Indian Journal of Radiology and Imaging Indian Journal of Radiology and Imaging

QUIZ
Year
: 2006  |  Volume : 16  |  Issue : 4  |  Page : 971--973

Radiological quiz - neuroradiology


S Sharma, M Surya, SGG Kumar, A Negi, N Agarwal 
 1007, Basant Vihar, Kasumpti, Shimla-171009 (H.P), India

Correspondence Address:
S Sharma
1007, Basant Vihar, Kasumpti, Shimla-171009 (H.P)
India




How to cite this article:
Sharma S, Surya M, Kumar S, Negi A, Agarwal N. Radiological quiz - neuroradiology.Indian J Radiol Imaging 2006;16:971-973


How to cite this URL:
Sharma S, Surya M, Kumar S, Negi A, Agarwal N. Radiological quiz - neuroradiology. Indian J Radiol Imaging [serial online] 2006 [cited 2020 Jan 19 ];16:971-973
Available from: http://www.ijri.org/text.asp?2006/16/4/971/32405


Full Text

A 10 year old male child presented with mild mental retardation, right partial complex seizers involving right upper & lower limbs past 2 months. Motor milestones, sensory milestones, cranial nerves were & head circumference were normal. No evidence of similar complaints in the other siblings. Physical examination was unremarkable. Hematological examinations were normal. CT head [Figure 1] and MRI head were done [Figure 2][Figure 3][Figure 4].

What is your diagnosis?

 Radiological Diagnosis



 View AnswerBILATERAL PERISYLVIAN SYNDROME

Plain CT [Figure 1] head shows bilateral symmetrical Perisylvian cortical thickening with abnormal medial extension more so on the left side. There is paucity of white matter adjoining thickened cortex. No evidence of calcification or hydrocephalus seen. MRI T2W axial turbo spin echo [Figure 2] & Coronal turbo spin echo [Figure 3] images done on 1.5 Tesla machine shows, normal bilateral anterior Perisylvian cortex with bilateral symmetrical thickening of posterior Perisylvian cortex measuring 7-8 mm (normal thickness = 3-4 mm) with perirolandic extension, left more than right. Thickened cortex is giving bumpy appearance at surface & the cortical white matter junction. There is paucity of sulci in this region with irregularity of corticomedullary junction. There is paucity of white matter adjacent to it. The signal of the adjacent white matter is normal. On Sagittal T1W spin echo images [Figure 4], there is evidence of bilateral abnormal posterior extension of the sylvian fissure to the parietal convexity with markedly thickened parasylvian gray matter & exposure of insula. The above findings are consistent with bilateral non-lissencephalic cortical dysplasia the subtype "CONGENITAL BILATERAL PERISYLVIAN SYNDROME" (Posterior Perisylvian polymicrogyria).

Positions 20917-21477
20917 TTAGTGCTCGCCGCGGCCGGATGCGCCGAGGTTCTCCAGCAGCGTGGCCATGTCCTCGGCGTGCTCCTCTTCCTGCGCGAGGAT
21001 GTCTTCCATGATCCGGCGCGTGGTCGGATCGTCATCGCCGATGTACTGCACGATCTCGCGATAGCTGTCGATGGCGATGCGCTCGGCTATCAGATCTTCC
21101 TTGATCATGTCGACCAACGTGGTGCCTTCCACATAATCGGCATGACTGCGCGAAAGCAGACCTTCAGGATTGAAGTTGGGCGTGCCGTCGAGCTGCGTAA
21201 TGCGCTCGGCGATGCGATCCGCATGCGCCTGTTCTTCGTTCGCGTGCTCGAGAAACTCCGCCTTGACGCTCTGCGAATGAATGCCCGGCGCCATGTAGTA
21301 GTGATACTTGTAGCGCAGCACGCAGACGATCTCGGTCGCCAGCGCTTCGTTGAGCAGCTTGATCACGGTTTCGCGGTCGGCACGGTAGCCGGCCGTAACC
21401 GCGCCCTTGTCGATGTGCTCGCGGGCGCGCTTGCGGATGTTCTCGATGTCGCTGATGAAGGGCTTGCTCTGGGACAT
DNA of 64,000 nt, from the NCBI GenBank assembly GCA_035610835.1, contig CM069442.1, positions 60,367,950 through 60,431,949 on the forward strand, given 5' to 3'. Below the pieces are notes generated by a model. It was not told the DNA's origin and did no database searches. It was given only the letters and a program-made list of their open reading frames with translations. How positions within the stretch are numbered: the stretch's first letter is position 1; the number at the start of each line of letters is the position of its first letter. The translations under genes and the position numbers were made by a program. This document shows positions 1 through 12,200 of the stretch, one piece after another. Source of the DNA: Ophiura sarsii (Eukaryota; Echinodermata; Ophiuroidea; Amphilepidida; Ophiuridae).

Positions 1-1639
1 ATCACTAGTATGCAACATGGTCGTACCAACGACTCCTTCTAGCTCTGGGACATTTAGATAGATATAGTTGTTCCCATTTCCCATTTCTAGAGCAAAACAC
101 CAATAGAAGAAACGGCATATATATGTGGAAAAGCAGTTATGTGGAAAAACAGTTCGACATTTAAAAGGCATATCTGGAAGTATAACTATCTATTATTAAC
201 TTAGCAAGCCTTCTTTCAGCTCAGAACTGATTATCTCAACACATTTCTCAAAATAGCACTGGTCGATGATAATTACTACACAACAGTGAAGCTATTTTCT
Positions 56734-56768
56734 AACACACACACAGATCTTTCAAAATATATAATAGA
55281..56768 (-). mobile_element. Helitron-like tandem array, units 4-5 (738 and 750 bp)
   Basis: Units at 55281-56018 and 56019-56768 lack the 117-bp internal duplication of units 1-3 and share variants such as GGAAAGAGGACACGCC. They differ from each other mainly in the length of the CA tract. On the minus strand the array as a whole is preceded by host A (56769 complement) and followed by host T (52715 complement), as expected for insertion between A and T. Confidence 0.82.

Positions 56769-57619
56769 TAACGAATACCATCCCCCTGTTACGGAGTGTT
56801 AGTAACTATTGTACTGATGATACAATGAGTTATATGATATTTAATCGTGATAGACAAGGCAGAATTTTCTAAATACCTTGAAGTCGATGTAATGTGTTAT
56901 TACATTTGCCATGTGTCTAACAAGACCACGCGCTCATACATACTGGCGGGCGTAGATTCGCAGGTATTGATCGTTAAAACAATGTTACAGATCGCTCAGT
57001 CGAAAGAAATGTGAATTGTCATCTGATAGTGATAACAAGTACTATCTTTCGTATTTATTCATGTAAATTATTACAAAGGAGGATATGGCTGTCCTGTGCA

Malformation of cortical development can be the result of abnormalities of stem cell proliferation and differentiation, neuronal migration, or cortical organization [1],[2]. Abnormalities of cortical organization are a common cause of epilepsy & polymicrogyria is commonest among this abnormality. Polymicrogyria is a malformation of cortical development that is characterized by abnormal arrangement & excessive folding of cerebral cortical cell layer, often with fusion of gyral surfaces. Histologically polymicrogyric cortex is composed of heterogonous collection of neurons & derangement of normal six layered lamination. Because of macroscopic and histological variation found in polymicrogyria, the term "non-lissencephalic cortical dysplasia" may be more appropriate.